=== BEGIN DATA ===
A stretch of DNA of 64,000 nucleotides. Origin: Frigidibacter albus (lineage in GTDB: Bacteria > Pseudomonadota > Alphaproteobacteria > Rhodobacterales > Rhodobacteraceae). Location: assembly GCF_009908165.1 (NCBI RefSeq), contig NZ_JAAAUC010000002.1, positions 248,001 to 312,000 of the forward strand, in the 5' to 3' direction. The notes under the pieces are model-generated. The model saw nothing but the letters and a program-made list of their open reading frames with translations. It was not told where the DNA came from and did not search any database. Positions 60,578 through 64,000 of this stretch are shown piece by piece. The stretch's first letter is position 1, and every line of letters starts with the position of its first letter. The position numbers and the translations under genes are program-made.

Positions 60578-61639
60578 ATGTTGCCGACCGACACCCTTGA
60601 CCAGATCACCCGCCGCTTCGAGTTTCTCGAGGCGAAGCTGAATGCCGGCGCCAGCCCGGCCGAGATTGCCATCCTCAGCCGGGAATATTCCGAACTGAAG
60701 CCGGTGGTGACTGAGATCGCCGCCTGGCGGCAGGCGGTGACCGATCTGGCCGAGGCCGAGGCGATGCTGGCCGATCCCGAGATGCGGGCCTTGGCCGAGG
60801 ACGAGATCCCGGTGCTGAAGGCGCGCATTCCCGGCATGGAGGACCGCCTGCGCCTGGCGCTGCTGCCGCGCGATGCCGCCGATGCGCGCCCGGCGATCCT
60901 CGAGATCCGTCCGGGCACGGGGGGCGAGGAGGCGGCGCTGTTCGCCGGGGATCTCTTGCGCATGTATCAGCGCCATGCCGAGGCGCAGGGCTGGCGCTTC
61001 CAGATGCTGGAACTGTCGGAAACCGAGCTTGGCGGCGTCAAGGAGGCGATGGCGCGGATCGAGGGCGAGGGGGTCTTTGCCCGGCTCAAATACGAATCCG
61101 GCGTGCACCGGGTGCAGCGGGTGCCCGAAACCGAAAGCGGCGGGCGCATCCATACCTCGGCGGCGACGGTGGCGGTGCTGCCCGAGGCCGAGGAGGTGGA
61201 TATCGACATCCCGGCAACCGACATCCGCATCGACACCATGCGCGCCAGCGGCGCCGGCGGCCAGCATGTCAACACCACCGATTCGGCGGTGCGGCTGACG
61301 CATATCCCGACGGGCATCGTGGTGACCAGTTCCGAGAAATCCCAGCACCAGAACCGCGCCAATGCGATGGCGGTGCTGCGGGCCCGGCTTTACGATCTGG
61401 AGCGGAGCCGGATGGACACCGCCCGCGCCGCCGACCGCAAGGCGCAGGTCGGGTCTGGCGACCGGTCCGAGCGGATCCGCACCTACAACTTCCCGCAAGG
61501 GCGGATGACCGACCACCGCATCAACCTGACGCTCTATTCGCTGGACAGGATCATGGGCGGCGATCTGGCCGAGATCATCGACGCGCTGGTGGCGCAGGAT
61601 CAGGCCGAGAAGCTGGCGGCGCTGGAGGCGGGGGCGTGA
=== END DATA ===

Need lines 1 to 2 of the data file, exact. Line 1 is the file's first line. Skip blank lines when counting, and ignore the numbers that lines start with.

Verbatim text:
A stretch of DNA of 64,000 nucleotides. Origin: Frigidibacter albus (lineage in GTDB: Bacteria > Pseudomonadota > Alphaproteobacteria > Rhodobacterales > Rhodobacteraceae). Location: assembly GCF_009908165.1 (NCBI RefSeq), contig NZ_JAAAUC010000002.1, positions 248,001 to 312,000 of the forward strand, in the 5' to 3' direction. The notes under the pieces are model-generated. The model saw nothing but the letters and a program-made list of their open reading frames with translations. It was not told where the DNA came from and did not search any database. Positions 60,578 through 64,000 of this stretch are shown piece by piece. The stretch's first letter is position 1, and every line of letters starts with the position of its first letter. The position numbers and the translations under genes are program-made.

Positions 60578-61639